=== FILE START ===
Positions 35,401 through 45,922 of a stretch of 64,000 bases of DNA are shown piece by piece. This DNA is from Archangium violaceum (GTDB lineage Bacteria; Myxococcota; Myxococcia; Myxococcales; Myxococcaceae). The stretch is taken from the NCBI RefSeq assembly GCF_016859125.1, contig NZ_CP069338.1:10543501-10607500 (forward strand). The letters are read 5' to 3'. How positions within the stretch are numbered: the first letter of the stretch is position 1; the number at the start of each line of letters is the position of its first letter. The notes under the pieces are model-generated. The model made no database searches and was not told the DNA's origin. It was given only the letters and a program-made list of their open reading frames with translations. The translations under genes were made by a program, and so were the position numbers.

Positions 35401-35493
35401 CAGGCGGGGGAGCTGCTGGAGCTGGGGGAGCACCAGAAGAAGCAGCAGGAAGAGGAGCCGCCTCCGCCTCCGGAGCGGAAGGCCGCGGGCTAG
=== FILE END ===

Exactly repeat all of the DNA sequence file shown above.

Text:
Positions 35,401 through 45,922 of a stretch of 64,000 bases of DNA are shown piece by piece. This DNA is from Archangium violaceum (GTDB lineage Bacteria; Myxococcota; Myxococcia; Myxococcales; Myxococcaceae). The stretch is taken from the NCBI RefSeq assembly GCF_016859125.1, contig NZ_CP069338.1:10543501-10607500 (forward strand). The letters are read 5' to 3'. How positions within the stretch are numbered: the first letter of the stretch is position 1; the number at the start of each line of letters is the position of its first letter. The notes under the pieces are model-generated. The model made no database searches and was not told the DNA's origin. It was given only the letters and a program-made list of their open reading frames with translations. The translations under genes were made by a program, and so were the position numbers.

Positions 35401-35493
35401 CAGGCGGGGGAGCTGCTGGAGCTGGGGGAGCACCAGAAGAAGCAGCAGGAAGAGGAGCCGCCTCCGCCTCCGGAGCGGAAGGCCGCGGGCTAG